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From Denmark

From november 23th to november 25th 2005, a workshop on Discourse Analysis was held by James Gee at the Centre for Discourse Studies in Aalborg (Denmark). Since a lot of the questions that will be tackled in this workshop are closely related to the theme of V/J9, Kris Rutten will make a report of the workshop on this weblog during the coming days. Below you can read a part of the workshop description.

Workshop Description
There are a great many approaches to discourse analysis, rooted in different disciplines. This course will be concerned with a "family" of approaches to discourse analysis that, based on a close examination of language in use, seek to illuminate the significance and implications of social, cultural, and political practices. In addition, a particular concern of this course will be the ways in which discourse functions within institutions, whether these be families, communities, schools, academic disciplines, businesses, governments, or the media.

Discourse analysis is basically the analysis of "language in context". But this simple statement begs two questions: What is "context"? and Why bother? Let me speak to the first question first, since the answer to this question partly answers the second one, as well.

To understand a particular instance of language, we have to know what social identity the speaker (or writer) is adopting and what social activity the speaker (or writer) thinks he or she is accomplishing. For example, the same words uttered by the same person will mean quite different things if taken to have been spoken in her role as a professor in a formal advising session as against her role as a friend in an informal chat before getting down to "business". "Who" we are and "what" we are doing, where we are doing it, what has already been said and done, as well as the knowledge and assumptions that we assume we share with those with whom we are communicating, are all part of "context".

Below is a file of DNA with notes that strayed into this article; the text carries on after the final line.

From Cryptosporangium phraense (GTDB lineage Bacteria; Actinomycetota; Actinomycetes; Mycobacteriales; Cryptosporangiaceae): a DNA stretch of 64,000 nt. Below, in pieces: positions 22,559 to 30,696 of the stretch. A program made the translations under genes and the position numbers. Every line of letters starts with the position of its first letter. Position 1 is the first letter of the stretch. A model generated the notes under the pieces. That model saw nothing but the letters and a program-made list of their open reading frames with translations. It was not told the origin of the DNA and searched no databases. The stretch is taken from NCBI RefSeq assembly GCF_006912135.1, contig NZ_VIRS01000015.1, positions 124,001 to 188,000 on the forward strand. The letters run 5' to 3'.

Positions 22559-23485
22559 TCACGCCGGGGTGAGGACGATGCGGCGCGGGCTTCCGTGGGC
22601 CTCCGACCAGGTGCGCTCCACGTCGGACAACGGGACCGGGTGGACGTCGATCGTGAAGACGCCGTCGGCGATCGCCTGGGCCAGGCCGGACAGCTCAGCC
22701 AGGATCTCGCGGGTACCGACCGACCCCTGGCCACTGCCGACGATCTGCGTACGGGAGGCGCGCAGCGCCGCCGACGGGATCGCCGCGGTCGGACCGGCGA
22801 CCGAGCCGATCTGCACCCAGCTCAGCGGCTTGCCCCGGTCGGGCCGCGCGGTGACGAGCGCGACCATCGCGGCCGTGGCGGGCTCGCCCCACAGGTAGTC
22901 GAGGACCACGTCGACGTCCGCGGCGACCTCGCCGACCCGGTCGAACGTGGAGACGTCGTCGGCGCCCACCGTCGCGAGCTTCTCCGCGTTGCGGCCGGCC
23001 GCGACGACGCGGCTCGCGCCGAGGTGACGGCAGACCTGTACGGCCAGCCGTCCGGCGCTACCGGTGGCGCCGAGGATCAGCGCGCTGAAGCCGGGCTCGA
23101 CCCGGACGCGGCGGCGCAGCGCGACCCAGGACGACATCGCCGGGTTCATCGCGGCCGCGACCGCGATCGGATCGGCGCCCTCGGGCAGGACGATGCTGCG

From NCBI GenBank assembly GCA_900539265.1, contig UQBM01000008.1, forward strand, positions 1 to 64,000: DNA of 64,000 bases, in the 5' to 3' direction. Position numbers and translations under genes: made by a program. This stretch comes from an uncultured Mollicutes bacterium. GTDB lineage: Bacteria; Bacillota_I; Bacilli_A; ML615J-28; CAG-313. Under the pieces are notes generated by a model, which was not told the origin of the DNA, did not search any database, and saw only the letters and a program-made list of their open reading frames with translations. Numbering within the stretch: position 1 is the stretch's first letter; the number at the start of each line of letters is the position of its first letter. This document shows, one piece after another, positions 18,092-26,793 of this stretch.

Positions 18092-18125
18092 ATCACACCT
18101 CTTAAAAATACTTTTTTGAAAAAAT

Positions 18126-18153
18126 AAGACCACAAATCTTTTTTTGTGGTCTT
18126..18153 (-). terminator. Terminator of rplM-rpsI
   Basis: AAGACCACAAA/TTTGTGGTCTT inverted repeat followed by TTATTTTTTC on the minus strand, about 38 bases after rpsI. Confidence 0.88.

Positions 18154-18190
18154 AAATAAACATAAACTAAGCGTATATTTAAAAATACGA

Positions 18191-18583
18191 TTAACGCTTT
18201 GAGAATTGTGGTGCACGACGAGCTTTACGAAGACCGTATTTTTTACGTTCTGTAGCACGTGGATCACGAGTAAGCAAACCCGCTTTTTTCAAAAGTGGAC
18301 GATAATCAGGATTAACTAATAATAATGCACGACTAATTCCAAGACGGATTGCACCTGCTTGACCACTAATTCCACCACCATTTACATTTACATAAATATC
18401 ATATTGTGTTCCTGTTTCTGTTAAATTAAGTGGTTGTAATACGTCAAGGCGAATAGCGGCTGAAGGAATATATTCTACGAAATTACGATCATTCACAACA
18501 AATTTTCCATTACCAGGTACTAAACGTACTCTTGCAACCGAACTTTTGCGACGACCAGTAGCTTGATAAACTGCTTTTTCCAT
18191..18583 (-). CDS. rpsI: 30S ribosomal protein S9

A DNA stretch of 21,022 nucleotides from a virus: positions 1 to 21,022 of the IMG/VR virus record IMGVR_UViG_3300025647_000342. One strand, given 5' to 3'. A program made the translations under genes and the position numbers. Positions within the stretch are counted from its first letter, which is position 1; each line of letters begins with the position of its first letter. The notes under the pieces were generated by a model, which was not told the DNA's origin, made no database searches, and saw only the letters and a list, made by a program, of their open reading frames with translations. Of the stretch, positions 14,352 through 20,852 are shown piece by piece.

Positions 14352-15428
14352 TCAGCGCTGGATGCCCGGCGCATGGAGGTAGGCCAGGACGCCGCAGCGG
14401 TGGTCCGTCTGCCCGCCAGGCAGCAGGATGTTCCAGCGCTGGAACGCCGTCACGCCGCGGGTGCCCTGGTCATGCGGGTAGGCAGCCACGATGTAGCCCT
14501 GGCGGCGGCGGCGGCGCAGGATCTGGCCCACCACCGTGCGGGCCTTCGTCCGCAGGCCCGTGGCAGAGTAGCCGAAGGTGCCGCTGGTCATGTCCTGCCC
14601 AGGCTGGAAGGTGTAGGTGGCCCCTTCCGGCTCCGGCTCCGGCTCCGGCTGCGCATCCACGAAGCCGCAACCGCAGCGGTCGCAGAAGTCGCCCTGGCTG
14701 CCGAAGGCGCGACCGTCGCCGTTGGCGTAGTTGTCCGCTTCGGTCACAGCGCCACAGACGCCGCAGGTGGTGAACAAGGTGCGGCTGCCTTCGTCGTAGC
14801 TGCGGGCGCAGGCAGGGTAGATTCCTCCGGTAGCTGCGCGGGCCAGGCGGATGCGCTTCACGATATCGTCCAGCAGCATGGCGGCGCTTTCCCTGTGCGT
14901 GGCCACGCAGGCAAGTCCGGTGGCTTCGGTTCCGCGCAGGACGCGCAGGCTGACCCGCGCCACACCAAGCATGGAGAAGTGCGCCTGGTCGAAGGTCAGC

Language in context has a quite "magical" property. The words we utter (or write) simultaneously reflect (are shaped by, are determined by) the context within which we utter them and create (shape, determine) the context. For example, elementary school teachers talk (and act) the way they do because they are in classrooms and they are teaching, but their classrooms count as classrooms and they as teachers teaching because they talk (and act) that way. The "world" both pre-exists and shapes how we talk about it (and act in it) and it means what it means and has the shape it does because we talk about it (and act in an on it) as we do.

So, why do we bother doing discourse analysis? Because "context" ultimately means the very shape, meaning, and effects of the social world—the various social roles people play, the socially and culturally situated identities they take on, the social and cultural activities they engage in, as well as the material, cognitive, social, cultural, and political effects of these. If language both reflects and creates contexts (its "magical" property), then it is a unique window onto understanding (and, possibly, changing) the social world. We can see, here, too, that discourse analysis is not just a way of analyzing language in context. It is, in fact, a perspective on how to engage in the study of the social, the cultural, the institutional, and the political (i.e., social science).